Example today.  I did finally get to the studio this afternoon after a walk and brunch at wonderful Attenborough nature reserve (More of that tomorrow),  But instead of going on with the irises painting, I was sidetracked by something I've got involved with on Twitter.

They have these great ongoing daily sketching challenges.  There was #stilldecember last month and now it's #sketchjanuary.  People upload work they've done that day.  To be honest I don't really know how it works yet as, with Twitter, nobody can explain much in 140 words, so I'm at a loss, but I'm just joining in anyway!

Anything that makes you sketch and draw daily is a good thing, so even though it has that ring of "showing off" to it, well who cares if it makes you produce work and practise?

So I started a sketch last night from a photo that I've had hanging around for ages and keep looking at thinking, hmmm that's nice, would make a nice watercolour.  Here it is



Lovely isn't it with the sunshine showing up the daffs and the long shadows.  So I got involved with this and found it was very complicated for a start and then discovered lots of other things.  Such as how difficult drawing is when you want to introduce tone and shadows.  What about local colour?  How do you show the colour of the darker trumpets without a handy wash of  pigment?  How do you differentiate the local colour from the different tones?

Come back watercolour all is forgiven!  But it just goes to show that you...or I actually...have to keep practising all the different disciplines, not just watercolour to keep up the skill set.

Anyway here's my drawing.  I'm calling it a tonal sketch for a watercolour, which gives me loads of excuses for bad work!  (I also took the photo practically in the dark on this wintry afternoon so there's another excuse!)



But look out for more sketches as I have to keep up with my social media obligations, you know!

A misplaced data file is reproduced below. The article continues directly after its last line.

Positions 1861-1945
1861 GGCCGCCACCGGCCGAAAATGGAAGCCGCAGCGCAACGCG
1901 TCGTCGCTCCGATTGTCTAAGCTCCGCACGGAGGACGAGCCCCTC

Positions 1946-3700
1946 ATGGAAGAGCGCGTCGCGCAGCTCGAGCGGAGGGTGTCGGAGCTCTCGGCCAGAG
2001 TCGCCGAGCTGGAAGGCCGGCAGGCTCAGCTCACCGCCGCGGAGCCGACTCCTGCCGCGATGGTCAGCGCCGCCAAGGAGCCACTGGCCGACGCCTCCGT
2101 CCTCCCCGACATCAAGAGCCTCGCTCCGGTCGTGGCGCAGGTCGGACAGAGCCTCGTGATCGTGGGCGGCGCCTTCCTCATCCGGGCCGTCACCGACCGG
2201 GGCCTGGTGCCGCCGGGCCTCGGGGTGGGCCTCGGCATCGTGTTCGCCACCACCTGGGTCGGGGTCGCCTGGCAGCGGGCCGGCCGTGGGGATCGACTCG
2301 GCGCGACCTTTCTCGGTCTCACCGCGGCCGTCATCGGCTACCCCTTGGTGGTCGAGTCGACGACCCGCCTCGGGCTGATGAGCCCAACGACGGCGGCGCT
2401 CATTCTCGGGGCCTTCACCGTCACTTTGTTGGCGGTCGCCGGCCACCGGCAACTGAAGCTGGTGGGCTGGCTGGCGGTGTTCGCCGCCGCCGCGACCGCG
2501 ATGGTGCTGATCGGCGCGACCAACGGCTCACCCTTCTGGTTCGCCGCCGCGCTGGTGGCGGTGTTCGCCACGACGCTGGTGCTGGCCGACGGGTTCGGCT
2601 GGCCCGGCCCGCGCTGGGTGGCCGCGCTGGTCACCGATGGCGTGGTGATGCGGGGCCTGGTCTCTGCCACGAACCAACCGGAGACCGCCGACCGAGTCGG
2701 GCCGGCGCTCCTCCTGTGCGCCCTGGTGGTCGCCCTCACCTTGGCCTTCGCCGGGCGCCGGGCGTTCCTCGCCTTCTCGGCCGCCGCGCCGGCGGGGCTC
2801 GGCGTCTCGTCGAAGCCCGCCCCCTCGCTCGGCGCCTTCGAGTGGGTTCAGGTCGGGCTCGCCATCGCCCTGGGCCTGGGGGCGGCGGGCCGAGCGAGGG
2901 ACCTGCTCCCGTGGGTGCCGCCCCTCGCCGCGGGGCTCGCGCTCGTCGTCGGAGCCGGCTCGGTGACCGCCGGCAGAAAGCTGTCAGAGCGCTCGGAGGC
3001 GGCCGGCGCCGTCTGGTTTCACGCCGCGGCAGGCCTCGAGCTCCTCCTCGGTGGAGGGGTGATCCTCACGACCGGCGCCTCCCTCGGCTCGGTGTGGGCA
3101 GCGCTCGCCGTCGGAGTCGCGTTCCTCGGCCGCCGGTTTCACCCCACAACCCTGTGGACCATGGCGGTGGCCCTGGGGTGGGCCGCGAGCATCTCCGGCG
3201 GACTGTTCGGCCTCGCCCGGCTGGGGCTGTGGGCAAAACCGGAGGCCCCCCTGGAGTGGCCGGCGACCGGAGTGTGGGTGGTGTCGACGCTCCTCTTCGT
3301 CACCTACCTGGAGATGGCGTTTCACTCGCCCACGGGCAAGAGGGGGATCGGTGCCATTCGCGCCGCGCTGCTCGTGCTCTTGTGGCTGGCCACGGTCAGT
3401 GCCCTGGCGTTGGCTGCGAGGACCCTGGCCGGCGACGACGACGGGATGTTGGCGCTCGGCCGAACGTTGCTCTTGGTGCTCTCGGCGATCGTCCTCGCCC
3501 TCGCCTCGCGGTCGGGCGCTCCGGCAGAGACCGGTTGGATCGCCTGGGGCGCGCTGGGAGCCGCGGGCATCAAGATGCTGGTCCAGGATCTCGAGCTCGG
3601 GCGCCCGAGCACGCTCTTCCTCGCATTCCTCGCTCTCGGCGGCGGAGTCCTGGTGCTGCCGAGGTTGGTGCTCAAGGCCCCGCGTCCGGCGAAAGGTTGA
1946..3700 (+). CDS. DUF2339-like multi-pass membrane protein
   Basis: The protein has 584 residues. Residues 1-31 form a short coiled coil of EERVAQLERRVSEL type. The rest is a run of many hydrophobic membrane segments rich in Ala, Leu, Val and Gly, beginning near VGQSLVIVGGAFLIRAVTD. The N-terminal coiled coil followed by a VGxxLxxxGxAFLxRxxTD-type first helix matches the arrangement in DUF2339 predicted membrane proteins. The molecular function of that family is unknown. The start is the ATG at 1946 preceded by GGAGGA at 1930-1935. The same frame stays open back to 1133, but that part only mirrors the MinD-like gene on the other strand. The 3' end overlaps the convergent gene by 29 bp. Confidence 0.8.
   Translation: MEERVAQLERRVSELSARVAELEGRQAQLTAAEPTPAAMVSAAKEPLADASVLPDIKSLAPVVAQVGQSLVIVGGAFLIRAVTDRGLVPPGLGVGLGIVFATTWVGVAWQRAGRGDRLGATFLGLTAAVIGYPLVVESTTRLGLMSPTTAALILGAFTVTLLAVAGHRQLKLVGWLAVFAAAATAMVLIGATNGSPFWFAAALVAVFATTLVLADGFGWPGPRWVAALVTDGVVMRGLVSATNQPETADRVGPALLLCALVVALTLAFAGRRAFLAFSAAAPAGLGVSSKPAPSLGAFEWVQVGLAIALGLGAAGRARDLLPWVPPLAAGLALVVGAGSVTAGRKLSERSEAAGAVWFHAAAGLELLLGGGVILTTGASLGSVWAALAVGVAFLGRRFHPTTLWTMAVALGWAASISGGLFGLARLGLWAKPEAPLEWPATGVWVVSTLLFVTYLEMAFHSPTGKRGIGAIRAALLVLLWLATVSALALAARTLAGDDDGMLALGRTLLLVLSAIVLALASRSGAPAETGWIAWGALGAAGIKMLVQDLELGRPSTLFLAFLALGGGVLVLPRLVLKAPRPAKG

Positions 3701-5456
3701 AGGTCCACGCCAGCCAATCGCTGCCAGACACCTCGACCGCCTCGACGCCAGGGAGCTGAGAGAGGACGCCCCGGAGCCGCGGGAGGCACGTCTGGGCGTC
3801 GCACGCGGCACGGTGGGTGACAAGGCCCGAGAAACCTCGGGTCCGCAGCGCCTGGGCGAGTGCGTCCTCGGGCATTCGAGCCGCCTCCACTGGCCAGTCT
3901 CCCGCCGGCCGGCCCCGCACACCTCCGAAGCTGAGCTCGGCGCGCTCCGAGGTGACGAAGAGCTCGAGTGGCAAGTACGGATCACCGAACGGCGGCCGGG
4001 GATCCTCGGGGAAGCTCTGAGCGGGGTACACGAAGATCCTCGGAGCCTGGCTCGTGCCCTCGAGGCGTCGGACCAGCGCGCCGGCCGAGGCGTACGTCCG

Saturday, 3 January 2015

Irises, don't you just love them?

Well I've made it to the studio again today and have been here most of the day, which is an achievement, trust me!

I've been working out a new composition for a large iris painting.  I'm aware of how much people like Irises and I just love drawing and painting them, so they are my subject for the time being.  Getting used to the fact that I am painting these as I want and not how they would best come over for a class of students.

Last year I took an A4 photocopy of an iris drawing I made based on a photo taken in my garden to Staples.  I had it enlarged to A3 so that it would be the basis of a large painting.  Then I didn't get around to painting it!  So today I have been having another look.



Obviously and sadly, there are no irises to be seen at the moment so I'm using a number of clear photos of which I have taken many over the years to make a composition.

You have to be careful when you don this.  Two things are important.

Scale and lighting.  The irises have to fit in with each other size wise and they have to be lit from the same side so that the lighting is consistent throughout the painting.

I'm enjoying the challenge but as you can see, I am thoroughly bogged down in Irises.  Things could be worse!


Friday, 2 January 2015

New Year and the Best of Intentions

One of my intentions this year is to write often about what I'm doing on my blog and share my daily routine as well as hints and tips about what I'm painting currently.

There are two things that we should be grateful for in this life, I reckon...first that we have changing seasons to renew our enthusiasm and love of nature and the world around us,

and second,

that we have the start of a new year every 365 days to mark the best of intentions for the future.  A fresh start, lovely!